coiling 30' of poly inlet tubing in the warm closet, housing my water system,
I turned a 10 GPD system into more like a 30-50 GPD unit, BTW. RO efficiency
goes way up with both pressure and temperature. Attic pre-heating would work
in many homes, too.

Your initial cost is many times what I have paid for RO units. The fuss is
much less with them, while the output water is "safer." 30-50 ppm of tds is
enough to help prevent tds shock and buffer the pH a little bit. IMHO, that's
probably as "pure" as water for fish and plants should ever be.

DI water (and distilled) must always be cut with some tap water (or
reconstituting salts) to be safest for fish or plants, except when used as
simple top-off for evaporatiion, etc. It just creates too much osmotic
pressure drop across the cell membranes, and can even burst them under some
circumstances (like abrupt tds reduction).

> 
> Will my recharge scheme work?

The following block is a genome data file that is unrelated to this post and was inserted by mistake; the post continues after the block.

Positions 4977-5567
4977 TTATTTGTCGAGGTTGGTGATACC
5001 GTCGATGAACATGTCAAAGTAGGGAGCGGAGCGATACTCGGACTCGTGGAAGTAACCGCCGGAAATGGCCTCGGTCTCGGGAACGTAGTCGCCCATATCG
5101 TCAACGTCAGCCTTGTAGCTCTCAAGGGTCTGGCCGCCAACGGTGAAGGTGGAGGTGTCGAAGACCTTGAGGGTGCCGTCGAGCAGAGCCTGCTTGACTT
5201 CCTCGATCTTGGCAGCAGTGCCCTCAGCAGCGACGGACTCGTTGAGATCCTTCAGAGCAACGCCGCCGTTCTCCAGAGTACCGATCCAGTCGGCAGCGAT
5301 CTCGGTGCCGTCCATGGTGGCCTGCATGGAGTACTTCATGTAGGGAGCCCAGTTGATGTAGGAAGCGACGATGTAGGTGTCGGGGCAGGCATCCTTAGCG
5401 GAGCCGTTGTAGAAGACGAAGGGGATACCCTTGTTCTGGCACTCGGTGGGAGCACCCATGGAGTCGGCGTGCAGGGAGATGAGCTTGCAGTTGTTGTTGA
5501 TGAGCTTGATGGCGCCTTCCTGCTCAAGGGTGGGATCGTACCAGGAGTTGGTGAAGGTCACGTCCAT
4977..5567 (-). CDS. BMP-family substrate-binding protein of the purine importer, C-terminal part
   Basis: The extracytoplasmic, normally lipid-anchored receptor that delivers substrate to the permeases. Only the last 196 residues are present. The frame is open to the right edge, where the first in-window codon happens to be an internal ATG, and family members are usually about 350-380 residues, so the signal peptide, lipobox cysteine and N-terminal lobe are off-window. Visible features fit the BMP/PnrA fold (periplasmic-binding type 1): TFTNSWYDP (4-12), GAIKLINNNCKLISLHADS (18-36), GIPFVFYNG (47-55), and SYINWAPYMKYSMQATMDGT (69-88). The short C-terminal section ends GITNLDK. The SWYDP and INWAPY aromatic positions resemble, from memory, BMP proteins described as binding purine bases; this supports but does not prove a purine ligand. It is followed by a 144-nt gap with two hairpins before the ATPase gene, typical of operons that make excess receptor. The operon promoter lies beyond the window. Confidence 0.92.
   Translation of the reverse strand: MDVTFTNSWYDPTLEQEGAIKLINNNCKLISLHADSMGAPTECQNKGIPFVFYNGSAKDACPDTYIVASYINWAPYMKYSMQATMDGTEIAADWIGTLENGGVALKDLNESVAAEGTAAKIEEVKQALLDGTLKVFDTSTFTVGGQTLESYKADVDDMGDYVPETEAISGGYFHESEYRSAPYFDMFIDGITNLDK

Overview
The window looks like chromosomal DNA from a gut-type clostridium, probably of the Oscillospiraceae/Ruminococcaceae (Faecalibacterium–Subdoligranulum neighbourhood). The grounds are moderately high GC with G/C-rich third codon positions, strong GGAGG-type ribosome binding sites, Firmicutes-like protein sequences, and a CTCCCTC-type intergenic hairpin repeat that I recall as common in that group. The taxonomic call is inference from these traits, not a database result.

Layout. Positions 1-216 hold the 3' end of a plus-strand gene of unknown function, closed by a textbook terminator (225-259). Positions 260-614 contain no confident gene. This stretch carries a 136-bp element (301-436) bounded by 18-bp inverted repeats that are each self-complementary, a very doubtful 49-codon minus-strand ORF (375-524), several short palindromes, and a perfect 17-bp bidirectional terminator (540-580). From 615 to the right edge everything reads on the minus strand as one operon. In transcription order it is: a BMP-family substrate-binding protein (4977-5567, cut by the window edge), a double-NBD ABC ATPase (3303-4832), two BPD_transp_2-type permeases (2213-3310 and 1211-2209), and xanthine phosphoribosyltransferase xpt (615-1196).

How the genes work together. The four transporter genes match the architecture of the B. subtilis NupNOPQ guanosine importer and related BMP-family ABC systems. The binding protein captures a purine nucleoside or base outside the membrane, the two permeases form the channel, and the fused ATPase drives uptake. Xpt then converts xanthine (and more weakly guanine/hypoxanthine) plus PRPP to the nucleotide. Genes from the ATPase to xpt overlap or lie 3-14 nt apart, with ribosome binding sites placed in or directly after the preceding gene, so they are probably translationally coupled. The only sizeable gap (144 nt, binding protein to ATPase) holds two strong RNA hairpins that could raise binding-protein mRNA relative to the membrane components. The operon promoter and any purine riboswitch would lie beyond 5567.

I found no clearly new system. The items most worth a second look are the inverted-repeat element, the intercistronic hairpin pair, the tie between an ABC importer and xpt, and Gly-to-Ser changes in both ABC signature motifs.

Yep. Sounds OK. Just a lot of extra work and $$$. 

I have arranged two food-safe barrels to receive slow discharges from my RO
and tap waters, with a swamp-cooler cutoff valve on each. [Dry carpet policy.]
Both are fed from a refrigerator-ice-maker saddle valve on the cold line under
a sink. Drip-irrigation valves regulate the flow at each system (and make
annual cartridge changes easy). The newest RO unit came with triple-carbon
filters, and I installed two more in series to the "tap" barrel. A 10 GPD RO
unit let me have ample water for about 150 tanks and smaller containers for
killies. Everything is available at warehouse stores, at reasonable prices.

> 
> I plan on connecting directly to my cold water line and flow control by
> adjusting the cold water faucet.  Will my city water pressure be enough to
> drive a filter housing and two DI chambers in series?  The DI units are
> rated for 15 GPH.

That could be a bit *too* fast for the carbon filter to extract much
chloramine, or even chlorine. I guess that might mean much more frequent
recharges if the ion beds saturate. Slow flow is better (carbon adsorbs huge
amounts of chloramine under slow flow and tap pressures), so intermediate
storage is a must if you have many tanks to service. I just used a waterfall
pump, in either barrel, on the end of 60' of vinyl tubing to reach any tank in